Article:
The Leech exoplanet imaging survey: Characterization of the coldest directly imaged exoplanet, GJ 504 b, and evidence for superstellar metallicity

Andrew J. Skemer, Caroline V. Morley, Neil T. Zimmerman, Michael F. Skrutskie, Jarron Leisenring, Esther Buenzli, Mickael Bonnefoy, Vanessa Bailey, Philip Hinz, Denis Defrére, Simone Esposito, Dániel Apai, Beth Biller, Wolfgang Brandner, Laird Close, Justin R. Crepp, Robert J. De Rosa, Silvano Desidera, Josh Eisner, Jonathan FortneyRichard Freedman, Thomas Henning, Karl Heinz Hofmann, Taisiya Kopytova, Roxana Lupu, Anne Lise Maire, Jared R. Males, Mark Marley, Katie Morzinski, Apurva Oza, Jenny Patience, Abhijith Rajan, George Rieke, Dieter Schertl, Joshua Schlieder, Jordan Stone, Kate Su, Amali Vaz, Channon Visscher, Kimberly Ward-Duong, Gerd Weigelt, Charles E. Woodward

    Research output: Contribution to journalReview article

    25 Scopus citations

    Abstract

    As gas giant planets and brown dwarfs radiate away the residual heat from their formation, they cool through a spectral type transition from L to T, which encompasses the dissipation of cloud opacity and the appearance of strong methane absorption. While there are hundreds of known T-type brown dwarfs, the first generation of directly imaged exoplanets were all L type. Recently, Kuzuhara et al. announced the discovery of GJ 504 b, the first T dwarf exoplanet. GJ 504 b provides a unique opportunity to study the atmosphere of a new type of exoplanet with a ∼500 K temperature that bridges the gap between the first directly imaged planets (∼1000 K) and our own solar system's Jupiter (∼130 K). We observed GJ 504 b in three narrow L-band filters (3.71, 3.88, and 4.00 μm), spanning the red end of the broad methane fundamental absorption feature (3.3 μm) as part of the LBTI Exozodi Exoplanet Common Hunt (LEECH) exoplanet imaging survey. By comparing our new photometry and literature photometry with a grid of custom model atmospheres, we were able to fit GJ 504 b's unusual spectral energy distribution for the first time. We find that GJ 504 b is well fit by models with the following parameters: Teff = 544 ± 10 K, g < 600 m s-2, [M/H] = 0.60 ± 0.12, cloud opacity parameter of fsed = 2-5, R = 0.96 ± 0.07 RJup, and log(L) = -6.13 ± 0.03 Lo, implying a hot start mass of 3-30 Mjup for a conservative age range of 0.1-6.5 Gyr. Of particular interest, our model fits suggest that GJ 504 b has a superstellar metallicity. Since planet formation can create objects with nonstellar metallicities, while binary star formation cannot, this result suggests that GJ 504 b formed like a planet, not like a binary companion.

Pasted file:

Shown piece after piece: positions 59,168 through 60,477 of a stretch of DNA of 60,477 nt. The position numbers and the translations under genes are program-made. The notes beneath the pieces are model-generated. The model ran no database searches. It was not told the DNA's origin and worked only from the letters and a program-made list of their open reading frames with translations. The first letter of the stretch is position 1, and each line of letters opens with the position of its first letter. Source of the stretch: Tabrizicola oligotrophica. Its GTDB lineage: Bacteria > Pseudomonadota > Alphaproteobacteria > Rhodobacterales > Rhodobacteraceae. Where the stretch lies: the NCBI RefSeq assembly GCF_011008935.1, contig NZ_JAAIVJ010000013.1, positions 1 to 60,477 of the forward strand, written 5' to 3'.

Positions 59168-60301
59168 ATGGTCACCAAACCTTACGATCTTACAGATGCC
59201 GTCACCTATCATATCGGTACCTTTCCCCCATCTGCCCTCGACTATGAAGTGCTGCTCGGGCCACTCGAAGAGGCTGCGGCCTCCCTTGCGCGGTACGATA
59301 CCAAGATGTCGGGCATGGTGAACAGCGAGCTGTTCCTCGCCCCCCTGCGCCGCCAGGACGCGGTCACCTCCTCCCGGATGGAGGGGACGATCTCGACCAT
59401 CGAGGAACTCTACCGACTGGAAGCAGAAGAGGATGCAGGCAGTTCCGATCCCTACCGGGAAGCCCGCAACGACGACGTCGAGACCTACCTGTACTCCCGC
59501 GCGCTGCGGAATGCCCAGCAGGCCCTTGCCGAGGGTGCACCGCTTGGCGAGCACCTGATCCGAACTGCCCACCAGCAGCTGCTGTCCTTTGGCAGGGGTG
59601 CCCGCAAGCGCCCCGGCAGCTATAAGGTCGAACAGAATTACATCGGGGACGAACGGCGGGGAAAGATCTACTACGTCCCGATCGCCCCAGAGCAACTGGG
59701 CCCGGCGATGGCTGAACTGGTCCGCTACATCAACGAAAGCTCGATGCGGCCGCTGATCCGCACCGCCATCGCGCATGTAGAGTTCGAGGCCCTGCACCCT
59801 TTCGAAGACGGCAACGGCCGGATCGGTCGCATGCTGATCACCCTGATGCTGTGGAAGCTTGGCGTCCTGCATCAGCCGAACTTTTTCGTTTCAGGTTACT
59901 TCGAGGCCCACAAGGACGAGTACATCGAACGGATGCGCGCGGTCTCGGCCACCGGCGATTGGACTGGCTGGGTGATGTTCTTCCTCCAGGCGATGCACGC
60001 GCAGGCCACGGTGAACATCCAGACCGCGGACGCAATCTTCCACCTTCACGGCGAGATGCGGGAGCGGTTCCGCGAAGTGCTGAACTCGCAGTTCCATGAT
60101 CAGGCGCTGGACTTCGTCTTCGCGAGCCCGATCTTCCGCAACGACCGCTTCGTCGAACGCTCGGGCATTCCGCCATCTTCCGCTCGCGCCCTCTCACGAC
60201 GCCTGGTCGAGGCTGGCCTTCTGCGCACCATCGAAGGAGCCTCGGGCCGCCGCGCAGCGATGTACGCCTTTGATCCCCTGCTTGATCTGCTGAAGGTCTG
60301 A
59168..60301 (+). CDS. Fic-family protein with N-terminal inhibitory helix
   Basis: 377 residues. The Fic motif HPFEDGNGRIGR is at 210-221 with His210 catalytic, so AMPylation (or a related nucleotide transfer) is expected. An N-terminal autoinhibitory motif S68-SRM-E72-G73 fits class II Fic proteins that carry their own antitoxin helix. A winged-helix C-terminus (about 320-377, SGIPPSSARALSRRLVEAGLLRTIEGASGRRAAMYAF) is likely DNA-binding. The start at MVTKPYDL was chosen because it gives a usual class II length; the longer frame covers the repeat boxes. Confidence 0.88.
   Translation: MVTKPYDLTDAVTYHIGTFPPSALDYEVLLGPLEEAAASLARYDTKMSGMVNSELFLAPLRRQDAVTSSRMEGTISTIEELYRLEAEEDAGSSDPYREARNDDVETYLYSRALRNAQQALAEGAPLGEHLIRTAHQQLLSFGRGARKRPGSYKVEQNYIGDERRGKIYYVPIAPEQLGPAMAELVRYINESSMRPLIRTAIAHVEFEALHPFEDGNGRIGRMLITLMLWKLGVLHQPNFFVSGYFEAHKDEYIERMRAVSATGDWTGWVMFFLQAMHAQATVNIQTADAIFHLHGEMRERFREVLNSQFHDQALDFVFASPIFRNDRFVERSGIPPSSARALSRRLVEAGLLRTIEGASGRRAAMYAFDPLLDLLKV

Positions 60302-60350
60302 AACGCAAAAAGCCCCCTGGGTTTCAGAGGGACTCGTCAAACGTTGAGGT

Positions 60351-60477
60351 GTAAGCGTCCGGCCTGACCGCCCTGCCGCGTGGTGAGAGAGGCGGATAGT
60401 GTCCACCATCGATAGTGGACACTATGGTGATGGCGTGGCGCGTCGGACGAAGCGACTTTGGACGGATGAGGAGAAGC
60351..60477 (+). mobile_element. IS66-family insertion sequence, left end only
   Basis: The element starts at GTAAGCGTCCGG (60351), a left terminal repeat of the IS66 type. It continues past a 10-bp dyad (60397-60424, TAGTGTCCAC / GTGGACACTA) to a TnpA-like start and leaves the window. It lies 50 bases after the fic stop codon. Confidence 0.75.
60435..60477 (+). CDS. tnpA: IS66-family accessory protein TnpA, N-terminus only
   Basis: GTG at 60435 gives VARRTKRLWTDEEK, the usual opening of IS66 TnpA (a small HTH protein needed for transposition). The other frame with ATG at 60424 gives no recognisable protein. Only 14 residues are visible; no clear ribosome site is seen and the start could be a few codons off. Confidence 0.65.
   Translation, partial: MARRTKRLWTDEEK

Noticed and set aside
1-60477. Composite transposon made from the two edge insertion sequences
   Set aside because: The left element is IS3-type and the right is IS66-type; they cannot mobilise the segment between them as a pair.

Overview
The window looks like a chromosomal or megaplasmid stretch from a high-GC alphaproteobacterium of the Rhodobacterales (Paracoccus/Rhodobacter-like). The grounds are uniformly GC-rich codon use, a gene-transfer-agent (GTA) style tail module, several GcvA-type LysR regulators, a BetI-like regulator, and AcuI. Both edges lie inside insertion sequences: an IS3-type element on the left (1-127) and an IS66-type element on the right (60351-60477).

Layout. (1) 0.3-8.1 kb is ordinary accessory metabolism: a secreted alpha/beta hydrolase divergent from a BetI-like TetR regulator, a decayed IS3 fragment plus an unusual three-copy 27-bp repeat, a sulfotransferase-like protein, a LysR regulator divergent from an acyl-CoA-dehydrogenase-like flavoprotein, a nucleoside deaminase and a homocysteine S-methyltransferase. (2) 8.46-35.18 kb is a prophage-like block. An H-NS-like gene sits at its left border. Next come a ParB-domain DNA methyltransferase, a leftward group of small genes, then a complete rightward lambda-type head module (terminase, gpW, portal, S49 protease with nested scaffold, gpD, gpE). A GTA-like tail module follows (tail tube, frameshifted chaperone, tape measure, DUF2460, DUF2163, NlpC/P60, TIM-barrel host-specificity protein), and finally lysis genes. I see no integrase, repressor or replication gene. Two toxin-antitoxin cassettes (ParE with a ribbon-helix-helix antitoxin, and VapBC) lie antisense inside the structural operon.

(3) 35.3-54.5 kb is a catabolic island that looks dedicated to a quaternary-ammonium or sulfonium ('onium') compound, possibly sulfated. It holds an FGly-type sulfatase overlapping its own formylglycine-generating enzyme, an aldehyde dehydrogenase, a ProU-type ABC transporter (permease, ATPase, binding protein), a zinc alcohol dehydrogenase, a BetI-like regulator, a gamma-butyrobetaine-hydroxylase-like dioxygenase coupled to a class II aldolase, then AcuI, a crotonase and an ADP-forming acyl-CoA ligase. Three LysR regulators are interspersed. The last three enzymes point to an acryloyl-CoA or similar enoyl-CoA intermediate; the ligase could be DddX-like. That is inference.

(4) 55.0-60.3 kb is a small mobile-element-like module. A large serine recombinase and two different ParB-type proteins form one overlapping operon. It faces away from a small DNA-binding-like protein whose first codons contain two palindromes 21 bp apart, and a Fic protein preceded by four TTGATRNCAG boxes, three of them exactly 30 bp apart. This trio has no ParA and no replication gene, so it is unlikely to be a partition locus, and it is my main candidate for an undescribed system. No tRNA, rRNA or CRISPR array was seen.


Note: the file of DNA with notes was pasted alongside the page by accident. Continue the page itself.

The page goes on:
Original languageEnglish (US)
    Article number166
    JournalAstrophysical Journal
    Volume817
    Issue number2
    DOIs
    StatePublished - Feb 1 2016

    Keywords

    • planets and satellites: atmospheres
    • planets and satellites: composition
    • planets and satellites: gaseous planets
    • stars: individual (GJ 504)

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